The lovely CD by Jordi Savall, which is devoted to solo music for Lyra Viol, is dedicated mostly to William Cockrine and Alfonso Ferrabosco ( fils). The Lyra Viol is made for playing chordal music, contrapuntal music, and both composers make ample use of that capacity. The music of both composers is lyrical and austere at the same time. Savall plays mostly with his characteristic organistic sound: long deep sustained notes.


This is music far removed from the dance floor. These are abstractions, at least as played by Jordi, whose style here resembles his Demachy and his Gibbons. Once again I can't help but wonder whether Bach was influenced by Lyra Viol in the last three suites for cello.

Returning to this for the first time in 3½ years, I'm just so impressed by the quality of music, recording and performances. No-one has touched this music as far as I can see either before of after Savall's pioneering release, and it shows something about his courage and imagination. Wonderful release!
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Offline Mandryka

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Re: Early English Instrumental Music
« Reply #215 on: September 21, 2020, 10:22:00 AM »


Just released -- with no indication of who it is playing or what they are playing on the cover other than the photo. It turns out to be Thomas Morley's fantasias for 2 viols played by one of my favourite viol masters -- Thomas Dunford, with Jérôme Chaboseau on a treble instrument, Chaboseau  is a new name for me, I can see he's recorded the new Telemann solo viol music, and various c18 composers who are beyond by ken. It is absolutely outstanding in every sense of the word. I knew  Morley wrote some attractive consort pieces but this is in quite a different league, and suggests he is a major figure of late 16th century English instrumental music.
« Last Edit: September 21, 2020, 10:29:28 AM by Mandryka »
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Offline Mandryka

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Re: Early English Instrumental Music
« Reply #216 on: September 21, 2020, 06:25:12 PM »


And another new release of English music for two Lyra viols from Dunford, this time with Sylvia Abramowicz. The music is taken from a manuscript by John Merro, and if you go to Dunford’s very active Facebook page you’ll see it’s specially interesting for tunings. The music - well it’s mostly by petits maîtres who are new to me - Simon Ives for example and Thomas Gregore - and a lot of anonymous stuff. Something to explore, good that it exists.

Dunford’s Facebook has an extraordinary note on Tobias Hume’s madness.

https://m.facebook.com/groups/violadagamba.it/permalink/3117147154995468/?comment_id=3119426508100866
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Offline Mandryka

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Re: Early English Instrumental Music
« Reply #217 on: September 25, 2020, 08:39:14 PM »


And another new release of English music for two Lyra viols from Dunford, this time with Sylvia Abramowicz. The music is taken from a manuscript by John Merro, and if you go to Dunford’s very active Facebook page you’ll see it’s specially interesting for tunings. The music - well it’s mostly by petits maîtres who are new to me - Simon Ives for example and Thomas Gregore - and a lot of anonymous stuff. Something to explore, good that it exists.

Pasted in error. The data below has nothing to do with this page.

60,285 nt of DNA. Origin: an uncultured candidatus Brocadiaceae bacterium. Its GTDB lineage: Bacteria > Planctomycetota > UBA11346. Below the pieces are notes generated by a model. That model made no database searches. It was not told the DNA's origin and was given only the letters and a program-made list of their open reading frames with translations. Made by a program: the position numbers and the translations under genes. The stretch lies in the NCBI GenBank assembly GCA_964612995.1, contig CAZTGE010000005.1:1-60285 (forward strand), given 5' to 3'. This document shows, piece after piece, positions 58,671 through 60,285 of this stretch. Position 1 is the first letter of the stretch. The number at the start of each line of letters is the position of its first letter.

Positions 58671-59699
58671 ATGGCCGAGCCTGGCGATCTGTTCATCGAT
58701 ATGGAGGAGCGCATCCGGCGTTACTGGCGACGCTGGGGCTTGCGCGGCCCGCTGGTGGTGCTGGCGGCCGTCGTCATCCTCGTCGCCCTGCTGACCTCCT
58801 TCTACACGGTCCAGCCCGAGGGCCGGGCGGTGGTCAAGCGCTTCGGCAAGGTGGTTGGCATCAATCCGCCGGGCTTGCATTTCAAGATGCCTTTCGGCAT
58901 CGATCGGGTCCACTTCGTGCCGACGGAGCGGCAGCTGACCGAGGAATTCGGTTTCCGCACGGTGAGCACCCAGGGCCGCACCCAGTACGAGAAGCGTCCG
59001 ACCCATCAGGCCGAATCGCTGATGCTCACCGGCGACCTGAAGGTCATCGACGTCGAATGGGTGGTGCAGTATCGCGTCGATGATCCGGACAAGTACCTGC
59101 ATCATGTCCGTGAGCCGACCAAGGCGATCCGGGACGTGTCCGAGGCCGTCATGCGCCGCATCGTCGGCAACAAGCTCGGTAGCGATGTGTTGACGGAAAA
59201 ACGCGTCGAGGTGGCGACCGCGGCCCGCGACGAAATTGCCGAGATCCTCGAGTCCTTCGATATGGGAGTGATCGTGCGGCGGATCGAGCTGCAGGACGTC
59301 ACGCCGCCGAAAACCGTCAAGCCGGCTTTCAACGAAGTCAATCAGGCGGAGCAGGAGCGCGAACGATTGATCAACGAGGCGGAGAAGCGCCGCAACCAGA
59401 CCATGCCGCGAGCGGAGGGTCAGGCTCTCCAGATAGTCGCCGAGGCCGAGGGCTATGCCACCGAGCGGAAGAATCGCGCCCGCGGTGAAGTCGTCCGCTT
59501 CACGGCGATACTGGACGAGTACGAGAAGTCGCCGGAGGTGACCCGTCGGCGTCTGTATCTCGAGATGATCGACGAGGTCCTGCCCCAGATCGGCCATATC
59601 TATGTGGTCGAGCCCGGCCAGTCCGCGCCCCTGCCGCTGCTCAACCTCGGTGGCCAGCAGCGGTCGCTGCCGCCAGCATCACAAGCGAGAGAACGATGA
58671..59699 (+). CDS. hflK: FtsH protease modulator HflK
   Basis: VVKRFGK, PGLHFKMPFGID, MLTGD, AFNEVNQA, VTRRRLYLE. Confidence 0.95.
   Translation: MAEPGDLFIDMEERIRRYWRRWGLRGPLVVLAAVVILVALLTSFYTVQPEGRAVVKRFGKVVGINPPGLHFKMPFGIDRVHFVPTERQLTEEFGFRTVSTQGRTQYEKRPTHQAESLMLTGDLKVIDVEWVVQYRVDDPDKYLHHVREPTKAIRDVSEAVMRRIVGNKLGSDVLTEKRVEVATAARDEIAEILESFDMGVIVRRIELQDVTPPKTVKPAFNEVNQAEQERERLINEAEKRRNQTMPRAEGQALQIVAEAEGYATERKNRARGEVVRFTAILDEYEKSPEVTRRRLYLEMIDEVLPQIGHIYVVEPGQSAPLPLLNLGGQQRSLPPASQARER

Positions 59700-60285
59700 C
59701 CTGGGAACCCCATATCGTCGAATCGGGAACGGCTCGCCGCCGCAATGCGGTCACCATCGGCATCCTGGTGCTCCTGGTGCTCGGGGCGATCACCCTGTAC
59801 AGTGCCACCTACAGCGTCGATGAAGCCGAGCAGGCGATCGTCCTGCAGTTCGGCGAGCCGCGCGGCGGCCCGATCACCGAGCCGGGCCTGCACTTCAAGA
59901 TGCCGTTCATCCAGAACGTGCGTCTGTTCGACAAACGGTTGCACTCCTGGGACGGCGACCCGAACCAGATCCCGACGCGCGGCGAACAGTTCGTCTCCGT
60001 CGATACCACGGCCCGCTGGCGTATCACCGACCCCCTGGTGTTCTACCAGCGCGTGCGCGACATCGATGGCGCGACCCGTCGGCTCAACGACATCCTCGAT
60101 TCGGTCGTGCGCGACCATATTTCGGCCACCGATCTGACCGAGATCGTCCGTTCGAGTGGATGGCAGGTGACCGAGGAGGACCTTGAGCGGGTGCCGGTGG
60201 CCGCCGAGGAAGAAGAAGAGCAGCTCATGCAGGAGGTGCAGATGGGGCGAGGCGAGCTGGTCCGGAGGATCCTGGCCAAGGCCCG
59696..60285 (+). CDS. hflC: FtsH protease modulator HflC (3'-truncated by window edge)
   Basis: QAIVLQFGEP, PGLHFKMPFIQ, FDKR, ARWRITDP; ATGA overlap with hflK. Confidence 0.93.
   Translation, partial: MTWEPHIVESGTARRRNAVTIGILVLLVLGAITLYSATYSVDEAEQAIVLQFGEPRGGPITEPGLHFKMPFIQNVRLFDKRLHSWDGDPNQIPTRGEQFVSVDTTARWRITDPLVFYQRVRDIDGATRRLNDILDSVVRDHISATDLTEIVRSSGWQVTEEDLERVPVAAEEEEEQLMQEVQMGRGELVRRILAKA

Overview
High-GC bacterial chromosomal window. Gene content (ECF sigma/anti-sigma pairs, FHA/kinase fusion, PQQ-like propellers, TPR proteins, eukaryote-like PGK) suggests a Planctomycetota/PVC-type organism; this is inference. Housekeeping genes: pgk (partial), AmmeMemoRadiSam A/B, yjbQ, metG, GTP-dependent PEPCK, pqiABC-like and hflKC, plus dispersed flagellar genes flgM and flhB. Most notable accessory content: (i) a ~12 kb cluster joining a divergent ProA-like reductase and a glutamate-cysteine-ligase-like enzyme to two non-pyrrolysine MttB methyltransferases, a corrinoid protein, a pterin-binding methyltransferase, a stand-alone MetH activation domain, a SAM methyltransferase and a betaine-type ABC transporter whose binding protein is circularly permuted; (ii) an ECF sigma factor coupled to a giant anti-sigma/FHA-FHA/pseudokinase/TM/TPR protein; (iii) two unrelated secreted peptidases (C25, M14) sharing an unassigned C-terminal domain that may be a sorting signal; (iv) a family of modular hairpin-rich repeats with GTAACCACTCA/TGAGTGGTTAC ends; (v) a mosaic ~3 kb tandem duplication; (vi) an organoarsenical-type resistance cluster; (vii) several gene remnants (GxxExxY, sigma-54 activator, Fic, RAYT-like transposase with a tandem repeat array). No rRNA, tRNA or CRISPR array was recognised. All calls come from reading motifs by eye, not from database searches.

Dunford’s Facebook has an extraordinary note on Tobias Hume’s madness.

https://m.facebook.com/groups/violadagamba.it/permalink/3117147154995468/?comment_id=3119426508100866

Repays repeated listening, easy to dismiss the music prematurely, beautifully recorded - needs the right hifi to appreciate it.  In short, one of the most interesting 2020 recordings so far.
« Last Edit: September 25, 2020, 08:42:07 PM by Mandryka »
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Offline Scion7

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Re: Early English Instrumental Music
« Reply #218 on: September 25, 2020, 09:56:45 PM »
And another new release of English music for two Lyra viols from Dunford, this time with Sylvia Abramowicz.

Repays repeated listening, easy to dismiss the music prematurely, beautifully recorded - needs the right hifi to appreciate it.  In short, one of the most interesting 2020 recordings so far.

https://www.youtube.com/playlist?list=OLAK5uy_lgp03Ax60-LCbD4ETjbHr4FA_RhlRQRwk

- thanks for the tip


the players, from a previous release:
 
« Last Edit: September 25, 2020, 10:00:16 PM by Scion7 »
The Germans, who make doctrines out of everything, deal with music learnedly; the Italians, being voluptuous, seek in it lively, though fleeting, sensations; the French, more vain than perceptive, manage to speak of it wittily; and the English pay for it . . . - Stendhal

Offline vers la flamme

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Re: Early English Instrumental Music
« Reply #219 on: September 27, 2020, 05:05:28 AM »


I ended up getting this over the Jordi Savall/Hésperion XX Dowland Lachrimae due to cost concerns. This recording seems more tempered, less dark and passionate, more Baroque, almost. But it is good; it seems to more clearly tie into the context of the music that was to come, whereas some seem to play Dowland as if he were a complete anomaly in his time and place (though his uniqueness was something that drew me to his music in the first place).

Anyway this is the only early English viol consort music in my library and my interest is piqued. Need more... Maybe onto Purcell's Fantasias next, as well as more Dowland of course.